By Kate Aughterson
Aphra Behn: The Comedies presents scholars with an approachable and interesting research of Behn's dramaturgical skills, displaying really how she makes use of comedian and dramatic conventions to radical ends. Kate Aughterson exhibits how the playwright forces her viewers to have interaction with matters approximately gender and sexuality, when carrying on with to put in writing witty and available performs.
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Additional resources for Aphra Behn: the Comedies (Analysing Texts)
Come, sir, forgive your nephew. Sir Cautious. Well, sir, I will; but all this while you little think the tribulation I am in: my lady has forsworn my bed. Sir Feeble. Indeed sir, the wiser she. 175 Sir Cautious. For only performing my promise to this gentleman. Sir Feeble. Aye, you showed her the difference, sir; you’re a wise man. Come, dry your eyes, and rest yourself contented; we are a couple of old coxcombs, d’ye hear, sir, coxcombs. 180 Sir Cautious. I grant it, sir, – (to Gayman) and if I die, sir, I bequeath my lady to you, with my whole estate: my nephew has too much already for a fool.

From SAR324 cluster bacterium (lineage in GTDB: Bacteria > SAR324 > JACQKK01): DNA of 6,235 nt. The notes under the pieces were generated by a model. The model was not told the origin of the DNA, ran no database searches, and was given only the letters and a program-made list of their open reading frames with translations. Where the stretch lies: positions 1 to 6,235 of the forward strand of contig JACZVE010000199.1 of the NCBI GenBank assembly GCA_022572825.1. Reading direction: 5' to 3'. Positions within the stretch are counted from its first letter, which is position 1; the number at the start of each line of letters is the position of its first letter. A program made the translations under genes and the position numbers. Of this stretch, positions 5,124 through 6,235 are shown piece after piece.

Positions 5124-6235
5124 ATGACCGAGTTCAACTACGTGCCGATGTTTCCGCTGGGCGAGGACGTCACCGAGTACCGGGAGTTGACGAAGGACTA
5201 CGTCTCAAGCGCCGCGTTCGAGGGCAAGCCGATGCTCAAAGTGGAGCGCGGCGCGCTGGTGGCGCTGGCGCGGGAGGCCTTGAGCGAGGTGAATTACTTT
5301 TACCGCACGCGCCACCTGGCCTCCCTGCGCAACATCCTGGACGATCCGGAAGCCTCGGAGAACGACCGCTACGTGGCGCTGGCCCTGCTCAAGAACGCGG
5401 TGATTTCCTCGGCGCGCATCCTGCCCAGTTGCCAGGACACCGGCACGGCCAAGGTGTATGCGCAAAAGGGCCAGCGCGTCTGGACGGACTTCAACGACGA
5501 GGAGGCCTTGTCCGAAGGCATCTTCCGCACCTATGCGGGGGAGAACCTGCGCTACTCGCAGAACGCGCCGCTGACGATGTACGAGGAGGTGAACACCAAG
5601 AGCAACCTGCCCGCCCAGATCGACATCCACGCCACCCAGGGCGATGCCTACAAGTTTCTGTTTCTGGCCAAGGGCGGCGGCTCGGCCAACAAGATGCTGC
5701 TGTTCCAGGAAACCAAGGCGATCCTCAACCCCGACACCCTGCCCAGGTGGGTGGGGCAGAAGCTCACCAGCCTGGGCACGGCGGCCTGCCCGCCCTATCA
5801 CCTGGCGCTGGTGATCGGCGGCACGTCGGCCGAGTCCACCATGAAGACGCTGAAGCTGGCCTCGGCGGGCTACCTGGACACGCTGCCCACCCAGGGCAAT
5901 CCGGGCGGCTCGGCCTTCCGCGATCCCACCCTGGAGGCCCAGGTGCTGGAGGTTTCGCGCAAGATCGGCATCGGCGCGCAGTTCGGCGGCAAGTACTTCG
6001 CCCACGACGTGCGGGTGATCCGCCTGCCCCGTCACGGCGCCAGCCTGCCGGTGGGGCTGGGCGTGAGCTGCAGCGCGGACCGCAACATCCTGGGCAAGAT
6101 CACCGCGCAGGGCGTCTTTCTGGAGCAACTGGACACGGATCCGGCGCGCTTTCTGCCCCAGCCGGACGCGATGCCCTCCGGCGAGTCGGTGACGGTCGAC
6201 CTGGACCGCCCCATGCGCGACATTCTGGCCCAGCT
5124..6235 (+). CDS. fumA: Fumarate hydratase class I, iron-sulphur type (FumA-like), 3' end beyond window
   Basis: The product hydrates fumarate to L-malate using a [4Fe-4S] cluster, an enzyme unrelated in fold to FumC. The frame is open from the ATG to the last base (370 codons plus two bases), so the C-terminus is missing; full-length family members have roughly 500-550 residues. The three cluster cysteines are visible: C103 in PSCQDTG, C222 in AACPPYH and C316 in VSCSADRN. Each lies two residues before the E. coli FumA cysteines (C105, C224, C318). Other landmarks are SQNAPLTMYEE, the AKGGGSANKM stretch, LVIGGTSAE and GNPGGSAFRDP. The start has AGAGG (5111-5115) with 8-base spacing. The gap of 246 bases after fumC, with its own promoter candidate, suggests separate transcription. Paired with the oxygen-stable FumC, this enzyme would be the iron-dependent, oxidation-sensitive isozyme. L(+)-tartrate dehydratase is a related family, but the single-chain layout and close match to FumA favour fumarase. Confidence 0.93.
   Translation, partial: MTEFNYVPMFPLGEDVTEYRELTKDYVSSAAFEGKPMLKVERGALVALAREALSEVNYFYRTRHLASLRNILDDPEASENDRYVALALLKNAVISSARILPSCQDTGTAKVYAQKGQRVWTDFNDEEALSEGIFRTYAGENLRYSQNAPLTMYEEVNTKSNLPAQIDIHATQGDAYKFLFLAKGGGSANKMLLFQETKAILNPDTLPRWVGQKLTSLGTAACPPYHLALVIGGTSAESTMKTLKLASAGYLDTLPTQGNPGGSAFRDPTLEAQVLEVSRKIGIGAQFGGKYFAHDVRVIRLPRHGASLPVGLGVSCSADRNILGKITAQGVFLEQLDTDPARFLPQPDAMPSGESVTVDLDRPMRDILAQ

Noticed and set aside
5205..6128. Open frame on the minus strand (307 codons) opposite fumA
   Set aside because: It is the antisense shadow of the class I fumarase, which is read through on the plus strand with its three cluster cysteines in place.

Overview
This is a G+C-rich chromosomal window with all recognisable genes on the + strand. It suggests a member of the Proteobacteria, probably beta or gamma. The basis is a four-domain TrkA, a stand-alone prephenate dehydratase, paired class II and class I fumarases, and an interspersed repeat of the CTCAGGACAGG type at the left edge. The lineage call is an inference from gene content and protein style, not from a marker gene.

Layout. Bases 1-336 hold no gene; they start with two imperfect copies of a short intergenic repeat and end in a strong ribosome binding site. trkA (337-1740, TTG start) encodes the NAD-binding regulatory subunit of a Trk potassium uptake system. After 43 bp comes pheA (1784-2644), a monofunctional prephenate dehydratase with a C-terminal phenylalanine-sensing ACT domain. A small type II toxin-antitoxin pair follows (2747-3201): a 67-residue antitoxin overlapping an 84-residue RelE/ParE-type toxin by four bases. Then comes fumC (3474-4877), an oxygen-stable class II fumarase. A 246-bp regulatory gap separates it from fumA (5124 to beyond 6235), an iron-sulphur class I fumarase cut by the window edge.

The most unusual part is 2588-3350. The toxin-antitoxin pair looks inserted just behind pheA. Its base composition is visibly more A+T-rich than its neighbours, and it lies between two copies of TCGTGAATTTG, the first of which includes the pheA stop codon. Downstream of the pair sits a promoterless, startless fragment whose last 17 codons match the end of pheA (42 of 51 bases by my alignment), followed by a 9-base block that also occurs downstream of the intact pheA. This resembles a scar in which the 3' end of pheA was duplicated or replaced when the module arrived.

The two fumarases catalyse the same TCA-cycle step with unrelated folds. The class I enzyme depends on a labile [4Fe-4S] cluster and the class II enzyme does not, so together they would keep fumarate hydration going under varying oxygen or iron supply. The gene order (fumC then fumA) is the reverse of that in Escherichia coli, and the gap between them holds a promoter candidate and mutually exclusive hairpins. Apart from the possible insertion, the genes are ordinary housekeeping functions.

In each case such doubling is used to set up dramatic contrasts between two views or two approaches to the same subject: Is female chastity or libertinism the best course of action for women (The Rover)? Can libertinism provide greater happiness than constancy (The Feigned Courtesans)? Do the modes and practices of chivalric love fit into modern city life (The Lucky Chance)? In each case, the two sets of views are tested by the action of the play, and we ask ourselves whether the play comes to any conclusions about such views and debates.
This is radical both in its visual dramatic contrast with the first two betrothals, and in its expressed content. Words and physical action combine to show an alternative model of sexual politics. Yet once this has happened, why does the play not end here? We are presented with another 40 lines of near-buffoonery. What is the purpose of the appearance of the sub-plot here? The first and most immediate effect is humour: the appearance of the two characters’ Endings 45 heads through the curtains, laughed at by both gallants and audience, reinforces our connection to the gallants and distances us from the follies of Tickletext and Sir Signal.
Aphra Behn: the Comedies (Analysing Texts) by Kate Aughterson